3. Mandell DS, Wiggins LS, Carpenter LA, Daniels J, Diguiseppi C, Durkin MS, Giarelli E, Morrier MJ, Nicholas JS, Pinto-Martin JA, Shattuck PT, Thomas KC, Yeargin-Allsopp M, Kirby RS. Racial/Ethnic Disparities in the Identification of Children With Autism Spectrum Disorders. Am J Public Health ;2008 (Dec 23)

Objectives. We sought to examine racial and ethnic disparities in the recognition of autism spectrum disorders (ASDs). Methods. Within a multisite network, 2568 children aged 8 years were identified as meeting surveillance criteria for ASD through abstraction of evaluation records from multiple sources. Through logistic regression with random effects for site, we estimated the association between race/ethnicity and documented ASD, adjusting for gender, IQ, birthweight, and maternal education. Results. Fifty-eight percent of children had a documented autism spectrum disorder. In adjusted analyses, children who were Black (odds ratio [OR]=0.79 ; 95% confidence interval [CI]=0.64, 0.96), Hispanic (OR=0.76 ; CI=0.56, 0.99), or of other race/ethnicity (OR=0.65 ; CI=0.43, 0.97) were less likely than were White children to have a documented ASD. This disparity persisted for Black children, regardless of IQ, and was concentrated for children of other ethnicities when IQ was lower than 70. Conclusions. For some children with ASD, the presence of intellectual disability may affect professionals’ further assessment of developmental delay. Our findings suggest the need for continued professional education related to the heterogeneity of the presentation of ASD.

4. Moscavitch SD, Szyper-Kravitz M, Shoenfeld Y. Autoimmune pathology accounts for common manifestations in a wide range of neuro-psychiatric disorders : The olfactory and immune system interrelationship. Clin Immunol ;2008 (Dec 17)

Smell has traditionally been considered a less important sense when compared to sight or hearing, but recent research has unraveled important features inherent to the sense of smell. Once considered just a chemical sensor for sampling the environment, data from animal models and human studies currently imply numerous and complex effects of smell on behavior, mood, and on the immune response. In this review we discuss a possible inter-relationship between olfactory impairment, autoimmunity and neurological/psychiatric symptoms in several diseases affecting the central nervous system (CNS) such as Parkinson, Alzheimer’s disease, autism, schizophrenia, multiple sclerosis and neuropsychiatric lupus erythematosus. We suggest that common manifestations are not mere coincidences. Current data from animal models show that neuropsychiatric manifestations are intimately associated with smell impairment, and autoimmune dysregulation, via autoantibodies (anti-NMDAR, anti-ribosomal P) or other mechanisms. From clues of pathological manifestations, we propose a novel approach to the understanding of the interactions between the CNS, the smell and the immune system.

5. Shiow LR, Paris K, Akana MC, Cyster JG, Sorensen RU, Puck JM. Severe combined immunodeficiency (SCID) and attention deficit hyperactivity disorder (ADHD) associated with a coronin-1A mutation and a chromosome 16p11.2 deletion. Clin Immunol ;2008 (Dec 19)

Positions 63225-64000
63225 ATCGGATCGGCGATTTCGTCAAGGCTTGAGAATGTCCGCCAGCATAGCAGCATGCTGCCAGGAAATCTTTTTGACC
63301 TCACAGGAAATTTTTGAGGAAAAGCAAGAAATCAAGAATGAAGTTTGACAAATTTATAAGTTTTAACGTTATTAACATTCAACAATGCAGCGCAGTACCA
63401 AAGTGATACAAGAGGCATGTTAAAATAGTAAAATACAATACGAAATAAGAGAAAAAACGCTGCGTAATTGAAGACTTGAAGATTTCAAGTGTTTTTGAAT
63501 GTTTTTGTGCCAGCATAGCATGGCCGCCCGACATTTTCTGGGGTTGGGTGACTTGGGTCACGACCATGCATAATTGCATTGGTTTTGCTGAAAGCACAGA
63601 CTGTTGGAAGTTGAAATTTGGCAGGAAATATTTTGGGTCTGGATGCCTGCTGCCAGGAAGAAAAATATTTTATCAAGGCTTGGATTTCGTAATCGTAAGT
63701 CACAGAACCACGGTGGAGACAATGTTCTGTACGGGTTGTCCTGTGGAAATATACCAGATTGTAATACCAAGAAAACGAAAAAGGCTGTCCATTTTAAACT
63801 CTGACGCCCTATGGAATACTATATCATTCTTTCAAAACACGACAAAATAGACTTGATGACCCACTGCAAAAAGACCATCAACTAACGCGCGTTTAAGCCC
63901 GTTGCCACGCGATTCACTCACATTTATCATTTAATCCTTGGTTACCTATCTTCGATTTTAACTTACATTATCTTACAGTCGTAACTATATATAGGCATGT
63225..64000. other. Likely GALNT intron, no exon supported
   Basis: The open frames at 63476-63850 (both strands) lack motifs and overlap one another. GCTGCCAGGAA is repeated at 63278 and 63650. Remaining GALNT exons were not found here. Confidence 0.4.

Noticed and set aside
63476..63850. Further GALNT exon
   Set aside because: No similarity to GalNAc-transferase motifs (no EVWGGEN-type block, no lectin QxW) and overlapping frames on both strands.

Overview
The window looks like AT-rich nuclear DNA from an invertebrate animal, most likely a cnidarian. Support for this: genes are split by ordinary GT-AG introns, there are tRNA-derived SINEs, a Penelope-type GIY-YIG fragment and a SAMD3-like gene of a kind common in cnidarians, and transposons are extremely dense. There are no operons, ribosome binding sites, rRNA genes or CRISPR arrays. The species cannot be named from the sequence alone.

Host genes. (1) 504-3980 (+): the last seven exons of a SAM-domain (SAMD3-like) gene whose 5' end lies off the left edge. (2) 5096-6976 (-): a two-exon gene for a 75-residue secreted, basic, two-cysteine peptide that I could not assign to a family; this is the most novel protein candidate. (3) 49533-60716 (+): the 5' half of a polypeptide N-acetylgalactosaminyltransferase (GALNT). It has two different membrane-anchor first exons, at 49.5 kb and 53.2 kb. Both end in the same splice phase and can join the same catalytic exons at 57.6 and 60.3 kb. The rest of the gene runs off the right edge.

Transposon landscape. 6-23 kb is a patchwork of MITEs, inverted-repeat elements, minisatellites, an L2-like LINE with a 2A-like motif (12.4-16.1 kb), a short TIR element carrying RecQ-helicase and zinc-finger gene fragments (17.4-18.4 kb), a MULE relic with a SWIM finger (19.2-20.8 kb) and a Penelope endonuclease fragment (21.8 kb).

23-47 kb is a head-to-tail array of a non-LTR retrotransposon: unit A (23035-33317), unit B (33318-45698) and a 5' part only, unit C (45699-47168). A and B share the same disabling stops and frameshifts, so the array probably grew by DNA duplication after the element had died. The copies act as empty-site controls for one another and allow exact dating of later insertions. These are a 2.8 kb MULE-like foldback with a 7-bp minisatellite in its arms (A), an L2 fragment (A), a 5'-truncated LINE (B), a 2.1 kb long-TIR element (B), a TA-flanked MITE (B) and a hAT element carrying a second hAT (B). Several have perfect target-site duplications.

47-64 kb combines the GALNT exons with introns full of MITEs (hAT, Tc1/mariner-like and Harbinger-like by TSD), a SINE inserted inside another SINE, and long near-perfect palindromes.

Defects causing severe combined immunodeficiency (SCID) have been reported in pathways mediating antigen receptor rearrangement, antigen receptor and cytokine signaling, and purine metabolism. Recognizing that the actin regulator Coronin-1A is essential for development of a normal peripheral T cell compartment in mouse models, we identified absence of Coronin-1A in a girl with T-B+NK+ SCID who suffered recurrent infections including severe post-vaccination varicella at age 13 months. Murine Coronin-1A is essential for the release of T cells from the thymus, consistent with the paradoxically detectable thymus in our patient. Molecular analysis revealed a 2 bp deletion in the paternal CORO1A coding sequence paired with a 600 kb de novo deletion encompassing CORO1A on the maternal allele. This genomic region at 16p11.2 is subject to recurrent copy number variations associated with autism spectrum disorders, including attention deficit and hyperactivity, present in our patient. This case highlights the first link between actin cytoskeleton regulation and SCID.

6. Yoo HJ, Lee SK, Park M, Cho IH, Hyun SH, Lee JC, Yang SY, Kim SA. Family- and population-based association studies of monoamine oxidase A and autism spectrum disorders in Korean. Neurosci Res ;2008 (Nov 30)

Monoamine oxidase A gene (MAOA) has been thought to be a candidate gene implicated in autism spectrum disorder (ASD). This study evaluates the relationship between ASDs and MAOA markers (i.e., uVNTR and four single nucleotide polymorphisms (SNPs)) in 151 Korean family trios with children diagnosed with ASDs, and 193 unrelated Korean controls. The result of case-control global haplotype analysis also showed a statistically significant difference in haplotype frequencies between ASD patients and controls (male d.f.=5, p<0.001 ; female d.f.=7, p<0.001). With the specific haplotype analyses, the frequencies of the most frequent haplotype (AGG) with three SNPs (rs5906883+rs1137070+rs3027407) in ASD showed significant statistical differences between ASD patients and controls in both the male and female groups (d.f.=1, male p=0.001, female p<0.001). In a family-based association test (FBAT) analysis, it was observed that, in the dominant model, a three-repeat allele of a MAOA-uVNTR marker was preferentially transmitted in ASDs (Z=2.213, p=0.027). Moreover, in the global haplotype analysis, the statistically significant evidence of associations with ASD were demonstrated in additive and dominant models (additive chi(2)=11.349, d.f.=2, p=0.003 ; dominant chi(2)=6.198, d.f.=2, p=0.045).